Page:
Last Saturday afternoon, Crabby Old Lady and her friend David spent a delightful two hours at a preview of a new play, Dirty Tricks, which stars Judith Ivey as Martha Mitchell.
After the performance, on what was a perfect, crisp fall day, Crabby and David settled in at an outdoor café to discuss the play over iced tea and lemon tarts. Just as Crabby was launching into what she intended to be a brilliantly nuanced critique of Ivey’s performance, she was interrupted by the deafening roar of 50 motorcycles blasting by the restaurant at full throttle.
The hellish noise brought Crabby’s train of thought to a full stop. So great was the blast of unmuffled engines that she could feel her blood pressure spike, and she let loose a string of unprintable epithets that were, fortunately for the café guests at neighboring tables, lost in the din.
This, of course, is not an isolated incident. Unnecessary noise, in decibels high enough to cause both permanent injury and "mere" annoyance, is everywhere today. Just as the U.S. is bent, through the incessant marketing of cosmetic surgery, on turning every old person into a grotesque parody of his or her youthful self, it is also intent in filling every quiet moment with noise.
Inventors of sirens for fire trucks, ambulances and police cars have made a science of creating screaming wails that Crabby suspects cause more heart attacks than the emergency vehicles are racing to treat. A visit to any large European city reveals humane sirens, easy on the ears, that still serve the purpose of freeing up traffic without breaking eardrums. Why don’t we have them in the U.S.? Crabby wants to know.
Crabby Old Lady is always amazed, when she visits other American cities, at how relatively quiet even rush-hour traffic is. In New York City, all drivers believe leaning on their horns will unblock an intersection and true to the nature of the town, more than three seconds of immobility is cause for horn rage.
No one is going to change New York driving habits any day soon, but more pleasant-sounding horns would go a long toward making the city more civilized. And truck horns? Who decided a bigger vehicle needs a louder horn? What is the point?
Since 9/11, New York has added a new noise source – helicopters. The rule here is that no flying machines may cross over Manhattan; they are confined to the rivers and bay. But the powers that be, since our 2001 tragedy, in the name of security, now allow helicopters to fly over and worse, hover at low levels even in primarily residential neighborhoods. When there is an event such as the Republican Convention or the visit of a foreign dignitary, give it up. A conversation even inside one’s home is no longer possible in a normal tone of voice.
Indoor noise pollution has reached intolerable levels in recent years. No store owner, even the local deli guy, believes we want to shop without music blasting our brains. Crabby is certain some marketing researcher has determined – erroneously – that we spend more money if we can’t hear the price when we ask. Crabby walked out of Macy’s about a year ago when, as she entered, the music was so loud and raucous, it felt like a punch in the gut. She hasn’t been back and has now found other sources for the kinds of purchases she’d been making at Macy’s for three decades.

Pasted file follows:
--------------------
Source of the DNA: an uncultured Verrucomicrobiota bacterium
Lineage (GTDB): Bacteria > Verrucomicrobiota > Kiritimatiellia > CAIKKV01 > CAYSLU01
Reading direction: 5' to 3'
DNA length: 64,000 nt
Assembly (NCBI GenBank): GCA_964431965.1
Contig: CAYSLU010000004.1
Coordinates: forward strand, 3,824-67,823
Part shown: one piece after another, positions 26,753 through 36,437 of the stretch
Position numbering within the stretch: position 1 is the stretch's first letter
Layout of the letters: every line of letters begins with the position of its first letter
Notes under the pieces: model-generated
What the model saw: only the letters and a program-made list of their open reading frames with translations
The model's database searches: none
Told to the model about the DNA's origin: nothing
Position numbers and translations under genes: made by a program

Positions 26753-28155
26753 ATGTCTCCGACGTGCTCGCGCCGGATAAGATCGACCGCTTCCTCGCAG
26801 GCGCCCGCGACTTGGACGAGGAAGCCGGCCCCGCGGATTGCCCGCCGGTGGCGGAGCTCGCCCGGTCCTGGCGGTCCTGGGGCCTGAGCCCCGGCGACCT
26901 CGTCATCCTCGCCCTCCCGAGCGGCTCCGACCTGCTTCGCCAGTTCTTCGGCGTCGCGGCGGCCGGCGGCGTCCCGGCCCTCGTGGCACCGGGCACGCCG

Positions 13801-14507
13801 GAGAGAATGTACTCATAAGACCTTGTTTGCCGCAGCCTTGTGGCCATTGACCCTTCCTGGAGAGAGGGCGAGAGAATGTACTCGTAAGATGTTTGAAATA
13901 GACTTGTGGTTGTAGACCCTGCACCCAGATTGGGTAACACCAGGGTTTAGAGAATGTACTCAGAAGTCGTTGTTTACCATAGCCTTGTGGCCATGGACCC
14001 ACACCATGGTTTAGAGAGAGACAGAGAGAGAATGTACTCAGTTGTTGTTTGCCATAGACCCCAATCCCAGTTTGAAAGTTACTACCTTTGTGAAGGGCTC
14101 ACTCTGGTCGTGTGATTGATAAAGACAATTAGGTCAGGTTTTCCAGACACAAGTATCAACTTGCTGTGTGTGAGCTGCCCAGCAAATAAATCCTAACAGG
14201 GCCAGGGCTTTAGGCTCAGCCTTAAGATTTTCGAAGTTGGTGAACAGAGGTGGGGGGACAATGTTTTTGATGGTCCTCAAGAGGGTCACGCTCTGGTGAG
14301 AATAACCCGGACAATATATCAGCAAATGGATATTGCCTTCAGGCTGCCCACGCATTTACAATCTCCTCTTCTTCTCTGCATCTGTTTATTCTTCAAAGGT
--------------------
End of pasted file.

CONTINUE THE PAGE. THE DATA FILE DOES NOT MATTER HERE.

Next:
Even movie theaters, which for all of Crabby’s life played quiet, background music in the dim auditorium prior to the start of the film, are now an assault on the senses. Screaming announcers promote local stores and exhort viewers to answer stupid trivia questions.
Many restaurants, even expensive, elegant ones, are little better. The music is frequently so loud, two people cannot converse quietly across a table. Asking for it to be turned down is a sure way to rotten service.
The inventiveness of noise polluters is astonishing. Last week, Crabby found a whole new annoyance in an elevator. The car pinged – loudly – as it passed every floor. Ping. Ping. Ping. Ping. For 53 floors. She seems to recall that this was once called Chinese water torture.
And don't tell Crabby to get an iPod. She still believes music is for enjoyment, not filtering out noise.
There is no escape today from the insult of constant, loud, irritating, painful noise. Research shows that noise pollution is a serious public health problem causing, in addition to hearing loss: headaches, stress, fatigue, insomnia, high blood pressure, heart and digestive problems, immune system problems, aggressive behavior and learning problems in children.
Isn’t that enough to cause legislators to make a course correction in our headlong rush to fill every cell of our brains with sound every moment of the day? Or maybe it's a conspiracy to keep us so distracted we won't notice the serious problems our nation faces - including noise pollution.
Crabby Old Lady isn't looking for total silence. She would, however, like to be able to enjoy the normal, small pleasures of life without the ceaseless assault on her tender, aging ears.